Monday, 2 August 2010

Boxmoor to Cook's Wharf

(Posted by Alan)

Boxmoor to Cook's Wharf

Resuming my attempt to remember what happened on the intensive final two days of this trip!

In fact we did not intend to make a particularly early start, but a pair of community boats had been moored behind us, where not a lot of control seemed to be being put on the youngsters aboard, making their antics look quite dangerous. So when it looked that "Pisces" and "North Star" might be about to start up, we decided we would rather be ahead of them, than behind them.

Once we had worked a few locks, and were approaching the middle Winkwell one, someone hailed us from a moored boat, and asked if we would wait for them. I thought they might be a while getting going, but in fact we were quickly sharing locks, which helped us on our way a bit.

"Wooden stake and mesh" bank reclamation just below Berk- hamsted, something we have seen elsewhere, but new to the lower Grand Union, we think.

Small tug being delivered to these these works by lorry - I had previously thought it was being taken away, but have since met the lady who drives it, and who corrected me!

We continue to share locks at Berk- hamsted's "Rising Sun". I was fascinated to hear that the owners of this boat had saved at least £20,000 over an equivalent new one, by a second-hand purchase of an almost unused boat. (It's an Aqualine, built in Poland).

Alan lock wheels past extensive floral display at The Boat, Berk- hamsted

Our companions were stopping at Berkhamsted, leaving us to press on up the next eight locks to Tring summit alone. As we started encountering every lock against us, despite frequent boats the other way, we were clearly catching up another boat, but never quite seeing it. Often pairs of top gates were open, so we were guessing either two boats or a wide-beam.

Typical state of the refuse facilities at Cow Roast

We were not long on to Tring summit, about 3 miles with no locks, before we quickly caught up a wide-beam community boat. Much of the summit, being in a cutting, is relatively, (but not exceptionally) narrow, but they seemed to be navigating it incredibly slowly, even before they decided to start letting some of the visitors steer the boat, and were actually virtually stopping on a fairly regular basis. As we caught them at one of the wider parts, they could easily have held at the side for half a minute or so, and waved us past, but they didn't, and eventually we stopped in a bridge-hole and shut down the engine until they were out of sight. It didn't help much, as we very quickly caught them again, so we repeated this, waiting longer, but still caught them quickly.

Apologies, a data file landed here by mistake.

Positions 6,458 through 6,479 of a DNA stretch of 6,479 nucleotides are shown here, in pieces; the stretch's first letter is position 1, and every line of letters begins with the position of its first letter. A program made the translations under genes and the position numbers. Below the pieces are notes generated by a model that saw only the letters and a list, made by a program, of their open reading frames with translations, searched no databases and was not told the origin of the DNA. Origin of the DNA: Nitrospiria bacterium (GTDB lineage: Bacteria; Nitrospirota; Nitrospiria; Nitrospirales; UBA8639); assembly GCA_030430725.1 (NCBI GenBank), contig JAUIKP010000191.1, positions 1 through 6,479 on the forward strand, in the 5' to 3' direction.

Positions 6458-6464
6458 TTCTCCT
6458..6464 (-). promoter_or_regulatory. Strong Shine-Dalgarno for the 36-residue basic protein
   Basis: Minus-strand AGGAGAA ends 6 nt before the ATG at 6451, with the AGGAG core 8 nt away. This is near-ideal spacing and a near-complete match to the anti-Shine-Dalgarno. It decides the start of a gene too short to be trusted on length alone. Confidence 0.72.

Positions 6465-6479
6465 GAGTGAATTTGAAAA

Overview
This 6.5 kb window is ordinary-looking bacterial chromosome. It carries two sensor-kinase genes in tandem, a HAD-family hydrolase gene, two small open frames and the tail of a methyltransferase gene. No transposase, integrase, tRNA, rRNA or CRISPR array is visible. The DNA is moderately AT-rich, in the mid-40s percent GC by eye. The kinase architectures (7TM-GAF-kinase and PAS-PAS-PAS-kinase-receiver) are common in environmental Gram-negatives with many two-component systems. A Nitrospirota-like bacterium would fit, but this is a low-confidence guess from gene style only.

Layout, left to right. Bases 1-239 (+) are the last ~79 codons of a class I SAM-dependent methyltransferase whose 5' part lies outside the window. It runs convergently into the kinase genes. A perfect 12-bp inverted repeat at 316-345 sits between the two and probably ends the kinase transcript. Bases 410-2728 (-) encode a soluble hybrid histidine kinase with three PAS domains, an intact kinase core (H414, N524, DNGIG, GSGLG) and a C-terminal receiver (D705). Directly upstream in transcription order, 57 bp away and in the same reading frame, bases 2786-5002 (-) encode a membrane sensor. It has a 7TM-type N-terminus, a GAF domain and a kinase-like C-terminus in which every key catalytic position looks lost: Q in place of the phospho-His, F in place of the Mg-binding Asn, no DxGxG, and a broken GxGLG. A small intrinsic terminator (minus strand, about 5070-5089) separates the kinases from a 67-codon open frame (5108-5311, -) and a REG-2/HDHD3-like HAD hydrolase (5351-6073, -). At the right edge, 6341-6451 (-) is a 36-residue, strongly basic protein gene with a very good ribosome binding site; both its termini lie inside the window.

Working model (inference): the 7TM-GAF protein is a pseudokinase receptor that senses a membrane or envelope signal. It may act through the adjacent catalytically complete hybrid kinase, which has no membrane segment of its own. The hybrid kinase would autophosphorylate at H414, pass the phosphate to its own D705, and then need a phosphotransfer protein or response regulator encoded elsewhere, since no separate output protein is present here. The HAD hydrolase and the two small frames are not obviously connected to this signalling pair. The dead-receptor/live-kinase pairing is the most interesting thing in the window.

Imagine our relief when as we finally got to Marsworth top lock, a narrow-boat was waiting to enter, meaning they could not share the lock, due to their width, but we could. I don't think I have ever been waved past with quite such bad grace, or such condescending comment. A great shame, as this was one of the usually better operators of coimmunity boats, but their arrogance and unhelpfulness that day has left me with a rather different view of what can happen.

Fortunately the lady we then shared with proved to be the perfect antidote. She was not young, but single handling a boat she had recently bought, and which was not without some mechanical issues. She was clearly having the time of her life, and neither the fact that a warning beeper kept coming on on the engine, nor that she had no idea what it meant, really didn't seem to trouble her at all. In fact she was not fazed when the engine decided to stop as she was under way, ("it does, sometimes", she said quite simply!).

So thank you, unnamed lady, as well as our accompanying boat earlier in the day. Not an auspicious day for community boat crews, we felt, but some very nice private boaters made our day. (And we got back within out target time too, which was surely a plus).